Christian religious educators are to employ pedagogical processes that reflect the conviction that the Holy Spirit is the dynamic source of people’s faith, the One who enables people to recognize and faithfully respond to God’s offer of grace, and to God’s self-disclosure in Scripture and tradition and existentially in their present praxis.

Article 10: Source of Communion and Mission

The pedagogy of Christian religious educators is to reflect and teach the conviction that the Holy Spirit calls and empowers people to authentic community and to right and loving relationship with God and one another, and that the Holy Spirit is the genesis and animator of the Christian community that is to carry on Jesus’ mission of ‘liberating salvation’ in the world.

Article 11: Inclusive Community of Partnership

Christian religious educators are to teach that and as if the church is to be a community of partnership and fundamental equality that welcomes all people to full participation as disciples of Jesus; we are to educate for ‘church’ so that through the ministry of all its members, according to their gifts, the community will be an effective symbol of God’s reign by teaching the faith handed on (kerygma), by worshiping God for the life of the world (leitourgia), by witnessing in its communal life to the kerygma it teaches and the hope it celebrates (koinonia), and by serving on all levels for fullness of life for humankind and the integrity of creation (diakonia).

Article 12: A ‘Mixed Body’

Christian religious educators are to educate people in ecclesial identity with a ‘realistic’ faith in the church: as constituted by divine and human partners; as called to continuity with its apostolic roots and to change its ways toward greater faithfulness to God’s reign; as capable of nurturing people in Christian faith and as constantly in need of education and reformation.

Article 13: A Stance of Faith, Hope, and Love

Christian religious educators are called to reflect and promote in their pedagogy cherishing of Christian Story/Vision as gift and challenge that comes out of the rich heritage bequeathed by God’s activity among our mothers and fathers in faith; faith in its possibilities to reveal God and ourselves to us and thus to be a reliable framework of meaning and ethical norms for our lives; hope that its life-giving memories can be constantly rediscovered, critically appropriated, and developed by ongoing generations of Christians as a source of new life in every age.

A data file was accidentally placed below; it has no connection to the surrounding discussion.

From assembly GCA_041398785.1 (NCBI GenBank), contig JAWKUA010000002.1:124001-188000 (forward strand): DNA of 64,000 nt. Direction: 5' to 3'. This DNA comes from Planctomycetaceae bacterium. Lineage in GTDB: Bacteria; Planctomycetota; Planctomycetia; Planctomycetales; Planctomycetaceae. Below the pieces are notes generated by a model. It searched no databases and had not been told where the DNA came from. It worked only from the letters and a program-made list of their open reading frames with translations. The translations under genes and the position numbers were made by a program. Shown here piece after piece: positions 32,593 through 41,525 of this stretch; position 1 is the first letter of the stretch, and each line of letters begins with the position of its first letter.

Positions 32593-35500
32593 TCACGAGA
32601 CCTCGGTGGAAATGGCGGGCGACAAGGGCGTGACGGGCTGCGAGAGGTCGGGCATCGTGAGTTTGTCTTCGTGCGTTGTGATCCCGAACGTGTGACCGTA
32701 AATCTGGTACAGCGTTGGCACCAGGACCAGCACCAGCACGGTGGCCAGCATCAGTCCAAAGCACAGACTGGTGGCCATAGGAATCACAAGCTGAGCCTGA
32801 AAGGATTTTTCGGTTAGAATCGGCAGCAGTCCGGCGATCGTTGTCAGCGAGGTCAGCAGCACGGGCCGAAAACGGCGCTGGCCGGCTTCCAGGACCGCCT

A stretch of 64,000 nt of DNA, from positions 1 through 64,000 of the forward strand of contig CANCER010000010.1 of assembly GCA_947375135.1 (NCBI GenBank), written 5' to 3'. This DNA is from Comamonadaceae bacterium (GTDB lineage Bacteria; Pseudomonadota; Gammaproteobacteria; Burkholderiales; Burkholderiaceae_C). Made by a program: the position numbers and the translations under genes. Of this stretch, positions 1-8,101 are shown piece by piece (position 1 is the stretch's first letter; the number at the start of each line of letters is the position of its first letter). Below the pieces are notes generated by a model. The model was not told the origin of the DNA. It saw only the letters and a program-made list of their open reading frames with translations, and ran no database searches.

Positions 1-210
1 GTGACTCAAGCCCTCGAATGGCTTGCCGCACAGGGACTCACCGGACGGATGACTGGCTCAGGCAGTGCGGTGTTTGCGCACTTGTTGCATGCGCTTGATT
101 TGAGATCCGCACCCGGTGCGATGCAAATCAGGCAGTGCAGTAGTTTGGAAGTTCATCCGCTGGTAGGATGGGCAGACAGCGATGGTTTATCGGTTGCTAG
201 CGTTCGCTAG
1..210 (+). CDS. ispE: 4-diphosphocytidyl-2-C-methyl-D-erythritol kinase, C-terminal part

Article 14: “Leading Learners”

Christian religious educators are to be ‘leading learners’ in the pedagogy of Christian faith, people who enter subject-to-subject relationships with other participants in faith education events and communities and who render the art of enabling such events and communities but always as learning participants.

Definition of Spirituality

“Christian spirituality is people’s conscious attending to God’s loving initiative and saving presence in their lives and their response to the movement of God’s Spirit, who moves their spirits to freely commit themselves through a Christian community to God’s reign of fullness of life for all, by living in right and loving relationship with God, self, others, and creation, according to the way of Jesus.”[8]


[1] (accessed August 6, 2013)

[2] Thomas H. Groome, Sharing Faith: A Comprehensive Approach to Religious Education and Pastoral Ministry: The Way of Shared Praxis, 1st ed. (San Francisco: HarperSanFrancisco, 1991), 9.

[3] Ibid.

[4] Ibid.,  85-86.

[5] Ibid.,  135.

[6] Ibid.,  372.

[7] Ibid.,  429-450.

[8] Ibid.,  426.